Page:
Fast algorithms for nearest neighbour search
, 2007
"... The nearest neighbour problem is of practical significance in a number of fields. Often we are interested in finding an object near to a given query object. The problem is old, and a large number of solutions have been proposed for it in the literature. However, it remains the case that even the mos ..."
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The nearest neighbour problem is of practical significance in a number of fields. Often we are interested in finding an object near to a given query object. The problem is old, and a large number of solutions have been proposed for it in the literature. However, it remains the case that even the most popular of the techniques proposed for its solution have not been compared against each other. Also, many techniques, including the old and popular ones, can be implemented in a number of ways, and often the different implementations of a technique have not been thoroughly compared either. This research presents a detailed investigation of different implementations of two popular nearest neighbour search data structures, KDTrees and Metric Trees, and compares the different implementations of each of the two structures against each other. The best implementations of these structures are then compared against each other and against two other techniques, Annulus Method and Cover Trees. Annulus Method is an old technique that was rediscovered during the research for this thesis. Cover Trees are one of the most novel and promising data structures for nearest neighbour search that have been proposed in the literature. i Acknowledgments The continued support of Department of Computer Science’s Machine Learning group, and particularly my supervisor Dr. Eibe Frank, is greatly appreciated, without which this thesis would not have been possible.
A (to be published
 Proceedings of EPAC 2004
"... Optimal lower bounds for locality sensitive hashing (except when q is tiny) ..."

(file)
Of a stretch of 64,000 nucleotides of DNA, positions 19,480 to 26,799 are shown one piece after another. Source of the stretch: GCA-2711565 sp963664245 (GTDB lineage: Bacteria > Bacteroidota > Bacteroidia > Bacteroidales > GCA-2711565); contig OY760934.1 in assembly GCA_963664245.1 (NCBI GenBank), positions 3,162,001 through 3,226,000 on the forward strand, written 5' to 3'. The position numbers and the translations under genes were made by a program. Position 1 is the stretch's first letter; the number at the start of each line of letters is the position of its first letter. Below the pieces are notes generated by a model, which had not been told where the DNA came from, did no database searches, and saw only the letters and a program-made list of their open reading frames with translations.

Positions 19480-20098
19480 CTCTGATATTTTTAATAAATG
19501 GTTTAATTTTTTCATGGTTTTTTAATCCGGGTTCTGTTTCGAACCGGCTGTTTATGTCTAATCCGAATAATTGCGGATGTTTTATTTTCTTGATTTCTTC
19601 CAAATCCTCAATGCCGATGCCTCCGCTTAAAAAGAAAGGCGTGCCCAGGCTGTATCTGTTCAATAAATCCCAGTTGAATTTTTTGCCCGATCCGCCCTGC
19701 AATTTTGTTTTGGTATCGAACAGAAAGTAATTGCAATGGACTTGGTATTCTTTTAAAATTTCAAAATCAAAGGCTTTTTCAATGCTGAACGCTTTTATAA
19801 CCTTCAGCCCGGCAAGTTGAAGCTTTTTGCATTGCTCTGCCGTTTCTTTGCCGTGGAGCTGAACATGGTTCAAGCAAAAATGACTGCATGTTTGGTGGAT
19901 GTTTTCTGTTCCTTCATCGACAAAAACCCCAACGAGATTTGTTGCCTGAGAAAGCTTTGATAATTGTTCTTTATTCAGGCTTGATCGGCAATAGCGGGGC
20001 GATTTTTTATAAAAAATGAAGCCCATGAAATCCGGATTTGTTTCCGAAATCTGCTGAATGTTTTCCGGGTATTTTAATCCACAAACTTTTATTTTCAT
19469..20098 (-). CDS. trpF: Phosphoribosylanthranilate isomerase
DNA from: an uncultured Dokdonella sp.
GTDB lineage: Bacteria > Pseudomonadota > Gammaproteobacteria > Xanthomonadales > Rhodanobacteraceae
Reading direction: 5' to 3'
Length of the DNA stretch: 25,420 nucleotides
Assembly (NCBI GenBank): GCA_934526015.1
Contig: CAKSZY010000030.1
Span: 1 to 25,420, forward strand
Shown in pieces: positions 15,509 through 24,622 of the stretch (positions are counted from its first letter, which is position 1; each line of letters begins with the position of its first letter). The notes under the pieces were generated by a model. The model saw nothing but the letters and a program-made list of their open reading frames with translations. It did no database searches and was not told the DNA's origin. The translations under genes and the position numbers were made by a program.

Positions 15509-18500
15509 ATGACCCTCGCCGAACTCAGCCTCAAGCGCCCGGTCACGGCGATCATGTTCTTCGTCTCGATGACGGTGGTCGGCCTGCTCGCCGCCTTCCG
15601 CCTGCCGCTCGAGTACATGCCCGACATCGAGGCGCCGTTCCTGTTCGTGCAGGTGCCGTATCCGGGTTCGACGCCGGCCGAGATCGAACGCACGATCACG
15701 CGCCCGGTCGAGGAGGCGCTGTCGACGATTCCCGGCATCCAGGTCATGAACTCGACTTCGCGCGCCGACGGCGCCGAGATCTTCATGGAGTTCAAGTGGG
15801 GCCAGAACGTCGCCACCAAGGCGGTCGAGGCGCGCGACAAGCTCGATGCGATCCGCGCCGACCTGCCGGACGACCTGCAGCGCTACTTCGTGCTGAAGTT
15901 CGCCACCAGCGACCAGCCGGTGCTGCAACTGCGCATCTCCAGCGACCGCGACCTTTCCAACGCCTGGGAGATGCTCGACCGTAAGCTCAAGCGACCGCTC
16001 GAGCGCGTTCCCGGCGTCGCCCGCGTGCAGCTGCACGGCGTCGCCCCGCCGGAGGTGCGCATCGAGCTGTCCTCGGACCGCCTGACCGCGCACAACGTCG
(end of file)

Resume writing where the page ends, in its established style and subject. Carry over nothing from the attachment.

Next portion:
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Cited by 1 (1 self)
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Optimal lower bounds for locality sensitive hashing (except when q is tiny)
Fingerprints in Compressed Strings
"... Abstract. The KarpRabin fingerprint of a string is a type of hash value that due to its strong properties has been used in many string algorithms. In this paper we show how to construct a data structure for a string S of size N compressed by a contextfree grammar of size n that answers fingerprint ..."
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Abstract. The KarpRabin fingerprint of a string is a type of hash value that due to its strong properties has been used in many string algorithms. In this paper we show how to construct a data structure for a string S of size N compressed by a contextfree grammar of size n that answers fingerprint queries. That is, given indices i and j, the answer to a query is the fingerprint of the substring S[i, j]. We present the first O(n) space data structures that answer fingerprint queries without decompressing any characters. For Straight Line Programs (SLP) we get O(logN) query time, and for Linear SLPs (an SLP derivative that captures LZ78 compression and its variations) we get O(log logN) query time. Hence, our data structures has the same time and space complexity as for random access in SLPs. We utilize the fingerprint data structures to solve the longest common extension problem in query time O(logN log `) and O(log ` log log `+ log logN) for SLPs and Linear SLPs, respectively. Here, ` denotes the length of the LCE. 1